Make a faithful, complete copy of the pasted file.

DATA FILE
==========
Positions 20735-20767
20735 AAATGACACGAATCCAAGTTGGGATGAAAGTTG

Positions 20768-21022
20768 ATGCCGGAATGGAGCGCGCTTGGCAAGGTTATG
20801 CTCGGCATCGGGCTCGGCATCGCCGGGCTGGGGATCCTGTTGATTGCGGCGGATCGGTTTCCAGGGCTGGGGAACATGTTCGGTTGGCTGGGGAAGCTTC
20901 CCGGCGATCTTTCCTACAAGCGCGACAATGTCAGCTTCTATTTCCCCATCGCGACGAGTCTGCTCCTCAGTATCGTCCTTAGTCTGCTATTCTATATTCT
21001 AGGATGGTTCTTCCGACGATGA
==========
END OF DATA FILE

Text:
Positions 20735-20767
20735 AAATGACACGAATCCAAGTTGGGATGAAAGTTG

Positions 20768-21022
20768 ATGCCGGAATGGAGCGCGCTTGGCAAGGTTATG
20801 CTCGGCATCGGGCTCGGCATCGCCGGGCTGGGGATCCTGTTGATTGCGGCGGATCGGTTTCCAGGGCTGGGGAACATGTTCGGTTGGCTGGGGAAGCTTC
20901 CCGGCGATCTTTCCTACAAGCGCGACAATGTCAGCTTCTATTTCCCCATCGCGACGAGTCTGCTCCTCAGTATCGTCCTTAGTCTGCTATTCTATATTCT
21001 AGGATGGTTCTTCCGACGATGA